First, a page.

2. The median year in which home-owners moved into their current residence was 1998. The median year in which renters moved into their current residence was 2005 or later. The median year for both groups combined was 2001. This demonstrates a significant churning in neighborhoods.

3. White non-Hispanics account for 54% of the county’s population but only 48% of the county’s population under the age of 20. The county is on the verge of becoming “majority-minority.”

4. Sixty percent of the county’s population works in the county. Ten percent work elsewhere in Maryland and thirty percent work outside the state. That means four in ten Montgomery residents cross the county line every day to work and would be better off if more jobs were available closer to home.

The MCCF’s outlook representing mostly white, long-time homeowners who are close to or past retirement age no longer matches most of Montgomery County. Even as MCCF is not changing, the rest of the county is changing without it. Many neighborhoods are turning over rapidly as retirees are replaced by young people with kids. This new generation is increasingly active in politics and in civic affairs, occasionally revitalizing inactive civic associations. To the extent that they have an evolving agenda, it focuses on job creation, schools and smart growth rather than stopping development.

These trends are starting to have a significant impact on the civic community. Consider these three recent events.

1. The three leading candidates in the 2009 District 4 special election were Board of Education Member Nancy Navarro, District 19 Delegate Ben Kramer and former MCCF President Cary Lamari. The district had been served since 1990 by Marilyn and Don Praisner, whose priorities closely matched those of MCCF and Neighborspac, and was home to a fair number of MCCF activists (like Stuart Rochester). Lamari was a civic veteran and an ally to the Praisner family, but was only able to get 8% of the vote in the Democratic primary. Navarro, who benefitted from the district’s changing demographics, barely edged out Kramer, a developer whose ilk was long opposed by traditional civic activists. Both received five times Lamari’s vote total.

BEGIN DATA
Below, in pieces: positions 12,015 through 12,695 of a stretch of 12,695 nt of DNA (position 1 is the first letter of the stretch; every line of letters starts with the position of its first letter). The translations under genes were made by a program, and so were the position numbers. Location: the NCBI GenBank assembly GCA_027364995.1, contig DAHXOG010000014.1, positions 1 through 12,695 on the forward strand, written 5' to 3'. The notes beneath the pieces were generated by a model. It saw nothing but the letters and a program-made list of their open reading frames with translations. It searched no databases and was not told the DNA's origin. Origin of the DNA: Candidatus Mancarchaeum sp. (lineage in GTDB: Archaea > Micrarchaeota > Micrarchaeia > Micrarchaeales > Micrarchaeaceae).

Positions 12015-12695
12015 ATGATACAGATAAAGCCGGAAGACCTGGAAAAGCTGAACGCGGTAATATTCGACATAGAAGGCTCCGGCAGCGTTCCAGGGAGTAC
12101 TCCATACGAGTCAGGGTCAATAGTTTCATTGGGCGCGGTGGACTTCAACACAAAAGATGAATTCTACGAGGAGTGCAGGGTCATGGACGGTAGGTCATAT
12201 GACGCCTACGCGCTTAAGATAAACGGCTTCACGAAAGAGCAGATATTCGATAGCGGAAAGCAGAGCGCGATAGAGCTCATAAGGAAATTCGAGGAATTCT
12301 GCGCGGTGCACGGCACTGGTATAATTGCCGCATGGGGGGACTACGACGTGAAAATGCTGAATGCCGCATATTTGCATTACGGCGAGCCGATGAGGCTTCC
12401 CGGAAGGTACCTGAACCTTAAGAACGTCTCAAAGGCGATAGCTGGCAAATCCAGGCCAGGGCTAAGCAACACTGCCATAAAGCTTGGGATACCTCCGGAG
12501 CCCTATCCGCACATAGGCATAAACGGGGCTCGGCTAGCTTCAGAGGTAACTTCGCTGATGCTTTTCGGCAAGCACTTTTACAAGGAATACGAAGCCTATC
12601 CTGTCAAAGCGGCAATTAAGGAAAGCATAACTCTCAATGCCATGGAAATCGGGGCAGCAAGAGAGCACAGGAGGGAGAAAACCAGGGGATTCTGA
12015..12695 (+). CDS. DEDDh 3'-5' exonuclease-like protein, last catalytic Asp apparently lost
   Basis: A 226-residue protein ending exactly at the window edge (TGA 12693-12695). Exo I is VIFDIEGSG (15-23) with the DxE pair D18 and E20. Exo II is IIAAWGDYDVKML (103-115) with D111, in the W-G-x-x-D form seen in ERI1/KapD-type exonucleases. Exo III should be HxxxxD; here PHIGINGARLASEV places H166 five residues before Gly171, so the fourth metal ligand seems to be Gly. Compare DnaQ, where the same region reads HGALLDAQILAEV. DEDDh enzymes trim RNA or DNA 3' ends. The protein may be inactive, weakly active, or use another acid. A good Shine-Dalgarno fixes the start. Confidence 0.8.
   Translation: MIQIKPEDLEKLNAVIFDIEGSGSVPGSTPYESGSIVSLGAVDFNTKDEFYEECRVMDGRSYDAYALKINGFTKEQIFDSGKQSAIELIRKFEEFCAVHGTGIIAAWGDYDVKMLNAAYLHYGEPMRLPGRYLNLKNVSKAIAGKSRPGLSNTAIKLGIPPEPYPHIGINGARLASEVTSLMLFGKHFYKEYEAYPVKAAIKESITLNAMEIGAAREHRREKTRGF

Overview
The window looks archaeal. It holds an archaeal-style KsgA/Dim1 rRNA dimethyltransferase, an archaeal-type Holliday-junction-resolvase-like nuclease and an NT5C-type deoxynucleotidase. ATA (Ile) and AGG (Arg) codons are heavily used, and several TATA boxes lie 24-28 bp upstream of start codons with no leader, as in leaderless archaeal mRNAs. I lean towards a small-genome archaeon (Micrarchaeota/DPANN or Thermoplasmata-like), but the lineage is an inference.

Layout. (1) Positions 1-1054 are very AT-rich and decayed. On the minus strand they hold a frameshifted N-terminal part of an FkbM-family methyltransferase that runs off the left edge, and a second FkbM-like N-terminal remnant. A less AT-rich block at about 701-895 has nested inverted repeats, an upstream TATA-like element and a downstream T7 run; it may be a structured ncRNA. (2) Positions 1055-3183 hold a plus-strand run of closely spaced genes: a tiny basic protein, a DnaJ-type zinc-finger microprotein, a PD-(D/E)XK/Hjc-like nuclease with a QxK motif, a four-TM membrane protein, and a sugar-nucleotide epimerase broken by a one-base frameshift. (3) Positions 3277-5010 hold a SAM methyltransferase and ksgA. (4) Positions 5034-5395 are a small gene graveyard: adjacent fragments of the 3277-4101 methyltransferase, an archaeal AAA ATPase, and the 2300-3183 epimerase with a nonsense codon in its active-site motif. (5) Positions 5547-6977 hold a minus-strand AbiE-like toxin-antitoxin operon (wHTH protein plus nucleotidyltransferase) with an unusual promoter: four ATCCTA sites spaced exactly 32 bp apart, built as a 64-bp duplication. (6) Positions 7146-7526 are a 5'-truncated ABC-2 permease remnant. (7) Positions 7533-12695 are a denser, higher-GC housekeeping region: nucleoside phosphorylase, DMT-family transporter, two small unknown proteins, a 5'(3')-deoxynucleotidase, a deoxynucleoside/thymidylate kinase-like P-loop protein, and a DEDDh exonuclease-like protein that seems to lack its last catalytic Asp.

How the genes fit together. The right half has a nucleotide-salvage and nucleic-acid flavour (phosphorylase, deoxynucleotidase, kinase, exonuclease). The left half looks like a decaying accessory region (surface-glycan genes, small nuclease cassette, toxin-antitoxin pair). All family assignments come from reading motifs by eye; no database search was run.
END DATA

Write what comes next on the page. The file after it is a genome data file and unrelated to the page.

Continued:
2. The East County Citizens Advisory Board recently wrote to the County Council expressing concerns about the Gaithersburg West Master Plan. They did not do so out of reflexive opposition to new density. Rather, their argument was that East County needed more jobs and they worried that the Gaithersburg West plan would concentrate too many of them in the I-270 corridor. Here is a citizens group crying out for more development, not less. See the letter below.

3. MCCF opposed the White Flint Sector Plan, which would concentrate development around the White Flint Metro Station. But the Randolph Civic Association (RCA), which represents some of the neighborhoods to the east of the plan area and contains a significant number of younger residents, supported much of the plan. Delegates from RCA attended an MCCF meeting to explain their position and were met with great skepticism by the audience. RCA then dropped out of MCCF, sending a blunt letter that said in part:

The MCCF operates in a manner that fails to provide solutions or constructive alternatives to the problems of this county. Saying “NO” to everything is not a sustainable position… The MCCF is no longer representative of Montgomery County citizens. After attending an MCCF meeting it was quickly apparent that the delegates in attendance are not a reflection of Montgomery County. Montgomery County is a thriving, diverse county with many young families and young professionals. MCCF does not embody this.
We print the letter in full below.

RCA’s thirty-something leadership is exactly what MCCF needs to revitalize its organization. But new residents who belong to a younger generation with different priorities will not buy into some elements of MCCF’s anti-development ideology.

Any organization that has been around for decades eventually faces a moment when it must change or die. For the Montgomery County Civic Federation, that moment is now.